Academic Positions

Academic Positions

A reader wrote to me asking about a friend who has a PhD in Computer Science and who is working as a professor at a prestigious US university. His wife is Japanese and they are thinking about returning to Japan for a while. The friend wants to get an academic job here in Japan and wants to know how to go about it.

This is not the first time I've been asked this question, but information about the subject is extremely limited. Indeed, I don't think I've ever seen a traditional academic (university) job in Japan advertised to foreigners. So if there are any readers out there who can shed more light on the subject, I'd love to hear from you. Looking on the Internet isn't much good, almost all variants of "academic" + "jobs" turns up English teaching jobs and usually for English schools or high schools, not for full blown universities.

To do my research, I contacted various acquaintances holding down positions in local Japanese universities. In choosing whom to call, I completely excluded foreign-run universities and language schools. I basically asked each person how they got their job and whether they knew of any system for getting a job in a methodical manner.

What I found out is that the Japanese university employment network appears to be a closed one and practically the only way to get in is to receive an introduction from a member of the staff. Further, positions for foreigners are somewhat limited to those with a foreign language as a common denominator. This includes English programs (plenty), MBA programs (few, but interesting), and technology programs (plenty in certain leading edge fields).

I talked to one senior (Japanese) professor at Waseda University. He told me that in theory Japanese universities are supposed to announce all new positions publicly and visiting their Japanese domestic web sites can sometimes provide useful information. However, he also admitted that in fact many of the positions are already 90% decided by the time they are publicized, so you need to be in on the ground floor to find solid opportunities. It's not fair, but it is a reality.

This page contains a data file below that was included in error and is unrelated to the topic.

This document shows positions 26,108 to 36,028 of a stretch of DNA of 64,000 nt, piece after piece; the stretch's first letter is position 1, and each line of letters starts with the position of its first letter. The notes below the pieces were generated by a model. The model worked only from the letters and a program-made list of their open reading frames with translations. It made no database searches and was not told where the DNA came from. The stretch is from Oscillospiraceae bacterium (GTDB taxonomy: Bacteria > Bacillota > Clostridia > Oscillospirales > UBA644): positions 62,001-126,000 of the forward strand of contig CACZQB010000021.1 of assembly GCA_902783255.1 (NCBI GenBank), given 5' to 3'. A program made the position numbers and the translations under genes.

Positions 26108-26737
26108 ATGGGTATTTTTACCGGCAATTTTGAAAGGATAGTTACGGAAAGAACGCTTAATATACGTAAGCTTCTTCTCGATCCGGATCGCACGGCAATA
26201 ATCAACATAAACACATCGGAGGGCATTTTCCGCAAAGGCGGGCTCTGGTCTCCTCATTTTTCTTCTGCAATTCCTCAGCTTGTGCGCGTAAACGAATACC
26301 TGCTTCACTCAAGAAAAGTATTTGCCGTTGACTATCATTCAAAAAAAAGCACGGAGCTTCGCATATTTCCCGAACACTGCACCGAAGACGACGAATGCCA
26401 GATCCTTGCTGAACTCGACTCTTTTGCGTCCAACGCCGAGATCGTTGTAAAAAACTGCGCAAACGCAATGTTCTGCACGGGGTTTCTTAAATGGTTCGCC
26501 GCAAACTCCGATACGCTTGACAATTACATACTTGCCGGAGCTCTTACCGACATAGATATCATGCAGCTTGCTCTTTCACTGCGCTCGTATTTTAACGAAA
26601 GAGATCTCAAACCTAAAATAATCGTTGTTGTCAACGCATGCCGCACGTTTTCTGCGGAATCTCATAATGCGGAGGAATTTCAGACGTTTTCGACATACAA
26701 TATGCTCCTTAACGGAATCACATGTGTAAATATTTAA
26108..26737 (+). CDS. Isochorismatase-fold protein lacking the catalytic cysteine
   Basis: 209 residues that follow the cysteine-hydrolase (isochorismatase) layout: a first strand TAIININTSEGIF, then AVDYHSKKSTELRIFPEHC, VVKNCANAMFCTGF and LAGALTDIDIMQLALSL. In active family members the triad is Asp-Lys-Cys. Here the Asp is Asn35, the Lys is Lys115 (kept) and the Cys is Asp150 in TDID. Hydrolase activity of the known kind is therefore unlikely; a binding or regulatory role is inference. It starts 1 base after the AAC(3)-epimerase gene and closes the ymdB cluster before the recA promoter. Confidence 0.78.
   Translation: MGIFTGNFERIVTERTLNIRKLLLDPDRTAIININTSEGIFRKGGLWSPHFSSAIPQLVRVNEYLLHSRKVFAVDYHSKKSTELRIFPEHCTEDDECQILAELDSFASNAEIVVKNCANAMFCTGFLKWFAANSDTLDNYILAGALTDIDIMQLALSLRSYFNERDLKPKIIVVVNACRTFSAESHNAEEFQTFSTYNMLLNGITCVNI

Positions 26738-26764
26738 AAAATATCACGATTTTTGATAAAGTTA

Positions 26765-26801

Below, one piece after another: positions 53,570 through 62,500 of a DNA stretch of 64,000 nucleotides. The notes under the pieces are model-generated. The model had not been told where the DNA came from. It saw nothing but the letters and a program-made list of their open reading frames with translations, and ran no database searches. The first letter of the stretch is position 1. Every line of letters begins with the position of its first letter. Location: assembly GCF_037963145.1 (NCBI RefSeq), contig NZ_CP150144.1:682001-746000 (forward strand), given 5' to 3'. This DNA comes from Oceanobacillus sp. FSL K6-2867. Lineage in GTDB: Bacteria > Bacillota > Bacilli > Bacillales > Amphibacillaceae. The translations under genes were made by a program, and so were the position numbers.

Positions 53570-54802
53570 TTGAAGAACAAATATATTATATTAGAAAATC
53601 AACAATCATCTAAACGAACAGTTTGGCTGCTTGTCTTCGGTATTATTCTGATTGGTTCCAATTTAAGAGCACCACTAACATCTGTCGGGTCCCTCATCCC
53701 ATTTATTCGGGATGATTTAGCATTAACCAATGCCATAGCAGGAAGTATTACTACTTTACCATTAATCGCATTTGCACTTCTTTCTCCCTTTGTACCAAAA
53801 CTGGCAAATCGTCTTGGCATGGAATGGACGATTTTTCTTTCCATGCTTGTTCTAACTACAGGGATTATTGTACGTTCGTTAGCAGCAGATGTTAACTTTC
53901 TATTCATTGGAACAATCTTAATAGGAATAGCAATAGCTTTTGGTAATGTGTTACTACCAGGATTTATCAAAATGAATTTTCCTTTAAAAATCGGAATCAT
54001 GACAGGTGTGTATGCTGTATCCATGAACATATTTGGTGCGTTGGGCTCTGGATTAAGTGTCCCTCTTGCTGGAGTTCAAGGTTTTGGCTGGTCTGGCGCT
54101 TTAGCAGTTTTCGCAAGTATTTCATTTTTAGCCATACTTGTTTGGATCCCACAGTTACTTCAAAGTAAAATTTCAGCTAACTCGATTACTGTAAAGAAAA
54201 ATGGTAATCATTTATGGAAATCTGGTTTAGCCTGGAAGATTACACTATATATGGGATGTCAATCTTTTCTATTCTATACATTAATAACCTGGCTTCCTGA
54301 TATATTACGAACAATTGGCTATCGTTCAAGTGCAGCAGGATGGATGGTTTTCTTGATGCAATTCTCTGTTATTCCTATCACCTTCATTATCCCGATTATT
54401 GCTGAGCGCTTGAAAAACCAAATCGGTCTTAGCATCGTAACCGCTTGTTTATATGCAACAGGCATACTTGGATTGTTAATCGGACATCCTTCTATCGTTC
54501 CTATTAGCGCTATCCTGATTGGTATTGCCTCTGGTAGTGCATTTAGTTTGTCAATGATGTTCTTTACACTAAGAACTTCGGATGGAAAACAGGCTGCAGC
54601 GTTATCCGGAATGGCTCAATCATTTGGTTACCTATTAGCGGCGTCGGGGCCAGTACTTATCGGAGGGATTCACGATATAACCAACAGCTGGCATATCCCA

On further questioning, he agreed that really you had to be personally introduced by an existing staff member - preferably the head of the relevant department. He thought that foreign academics directly contacting their peers in Japan might be acceptable approach, providing it was done with finesse, but a much better way would be to develop a friendship through meeting target employers/referees through one of the many academic conferences happening around the world.

Another one-time professor at Keio agreed that personal relationships are vital. His path into a rewarding job was to get hired into the English department for a while, gain the confidence of the other staff members, then expand the course material on his own initiative to include business studies. Within a couple of years, his job description and work satisfaction levels were completely different to where he first started.

As for advice to the gentleman in the US, it sounds like meeting a Japanese professor through an international conference is the way to go. Luckily there are plenty such events, and my advice is try to get some quality time with one of the Japanese professors presenting a paper. Interestingly, often these presenters are quite junior, because the senior guys often don't get much chance to practice their English and thus feel that such presentations are a painful experience. However, if you're lucky enough to get to know a live-wire bilingual assistant-professor in their 30's, you may have the very best source for upcoming job opportunities that you could possibly want!

Another method that I was told works, is to find a foreigner in a university, who has been there for a while and is getting ready to leave to go home. You can find these people by trawling the Internet for Japanese university web sites containing the term "Foreign visiting professor" or something similar. Then contact the University secretary and ask to talk to that person. It seems that providing the departing professor is well regarded, his recommendations for potential replacement staff carry a lot of weight and credibility.

Terrie Lloyd is the founder of DaiJob, Inc. He also writes a weekly newsletter for entrepreneurs and business people about business and political opportunities in Japan. You can find the newsletter at www.terrie.com. For further contact with Terrie, email him at terrie.lloyd@daijob.com.

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